Wednesday, December 17, 2014 9:00-11:00 AM: Tour of the research heifers on rice strawlage at the Sierra Foothill Research and Extension Center at 8279 Scott Forbes Road in Browns Valley.
Results from the first 5 week feeding phase showing animal performance and nutritional evaluation will be covered. The treatments include a control (Quadris only), Storage Mate (proprionic acid), bacteria inoculant and both proprionic acid and bacteria. The 600 pound heifers will be on their second feeding phase and producers can see the different kinds of rice strawlage being consumed. Some are currently consuming 20 pounds of strawlage per day. How to stack and tarp the strawlage will be covered.
Last week I got two calls regarding unusual symptoms starting to appear on ripening rice plants. In both cases, the symptoms were described as medium sized round patches turning reddish or orange. Close inspection of plants showed typical symptoms of K deficiency.
Leaf tips turned reddish and yellow and started to dry out. Stems looked thin and soft. At first, the symptoms were only in small patches, but as plants matured the symptoms extended to the whole field, with some areas showing more symptoms than others.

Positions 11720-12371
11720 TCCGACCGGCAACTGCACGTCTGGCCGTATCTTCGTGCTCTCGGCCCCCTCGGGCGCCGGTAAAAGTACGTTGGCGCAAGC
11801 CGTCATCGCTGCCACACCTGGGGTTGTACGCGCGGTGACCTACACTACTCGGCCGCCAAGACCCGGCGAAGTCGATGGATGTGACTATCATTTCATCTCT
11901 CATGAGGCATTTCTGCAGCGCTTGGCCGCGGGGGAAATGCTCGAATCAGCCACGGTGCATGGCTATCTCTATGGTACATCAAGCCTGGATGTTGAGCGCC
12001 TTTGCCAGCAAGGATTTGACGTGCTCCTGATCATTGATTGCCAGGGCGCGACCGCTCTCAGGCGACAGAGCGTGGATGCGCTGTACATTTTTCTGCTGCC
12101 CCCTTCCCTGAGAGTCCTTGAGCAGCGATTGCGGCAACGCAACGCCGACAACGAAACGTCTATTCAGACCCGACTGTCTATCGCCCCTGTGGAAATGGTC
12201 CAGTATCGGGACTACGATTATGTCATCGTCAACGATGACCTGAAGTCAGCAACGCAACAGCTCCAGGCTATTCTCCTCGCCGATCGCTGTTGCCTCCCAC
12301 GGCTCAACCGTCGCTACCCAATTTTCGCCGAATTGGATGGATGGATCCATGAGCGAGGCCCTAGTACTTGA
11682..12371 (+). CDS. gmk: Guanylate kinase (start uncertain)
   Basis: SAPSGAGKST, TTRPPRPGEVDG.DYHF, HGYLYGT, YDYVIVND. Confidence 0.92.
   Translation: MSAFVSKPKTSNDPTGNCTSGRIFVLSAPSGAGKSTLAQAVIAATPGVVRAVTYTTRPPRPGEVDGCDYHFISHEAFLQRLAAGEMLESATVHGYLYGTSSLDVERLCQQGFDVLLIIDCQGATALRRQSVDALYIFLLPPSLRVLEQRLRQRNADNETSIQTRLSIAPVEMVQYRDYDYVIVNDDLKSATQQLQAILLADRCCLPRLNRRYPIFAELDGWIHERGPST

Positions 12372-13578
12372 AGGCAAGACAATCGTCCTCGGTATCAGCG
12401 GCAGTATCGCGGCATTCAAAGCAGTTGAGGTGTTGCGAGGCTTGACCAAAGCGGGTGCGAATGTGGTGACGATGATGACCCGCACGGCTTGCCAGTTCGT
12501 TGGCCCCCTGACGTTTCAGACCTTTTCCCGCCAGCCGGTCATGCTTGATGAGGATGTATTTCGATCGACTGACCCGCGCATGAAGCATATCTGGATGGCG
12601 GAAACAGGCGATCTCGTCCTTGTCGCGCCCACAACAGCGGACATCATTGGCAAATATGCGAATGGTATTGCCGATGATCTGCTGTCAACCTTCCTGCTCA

The critical flag-leaf K value in mature plants is 1.2% (optimal is between 1.5-2%). Leaf samples from asymptomatic parts of the field were at 1.22%, while samples from areas where symptoms were clear were around 1.18%.
I've been seeing K deficiency for several years now. The take-up of K by plants is similar to N, around 150 lbs/a. Most of the K (80%) goes to the straw, while a smaller fraction (20%) goes to the grain. This means that even in fields where straw is incorporated, 20-30 lbs/a of K are removed each year. Over time, K levels in fields thought to be high in K could be reduced substantially. Currently, Bruce Linquist is examining soil K levels and his research shows that K fertilizers may be needed when soil K is below 120 ppm.
The annual Rice Field Day will be Wednesday, August 27, 2014, at the Rice Experiment Station (RES), Biggs, California. You and your associates are cordially invited to join us to observe and discuss research in progress at RES. The Rice Field Day is sponsored by the California Cooperative Rice Research Foundation and University of California with support from many agricultural businesses.
7:30 - 8:30 A.M.: REGISTRATION
- Posters and Demonstrations
8:30 - 9:15 A.M.: GENERAL SESSION
- CCRRF Annual Membership Meeting
- D. Marlin Brandon Rice Research Fellowship
- California Rice Industry Award
9:30 – NOON: FIELD TOURS OF RICE RESEARCH
- Variety Improvement
- Disease Resistance
- Insects and Control
- Weeds and Control
The program will begin at 8:30 a.m. with a General Session that serves as the Annual CCRRF Membership Meeting. Posters and demonstrations will be in place during registration until after lunch. Field tours of research will emphasize progress in rice variety improvement, disease, insect, and weed control. The program will conclude at noon with a complimentary luncheon. The RES is located at 955 Butte City Highway (Hwy. 162), approximately two and one half miles west of Highway 99 north of Biggs, California.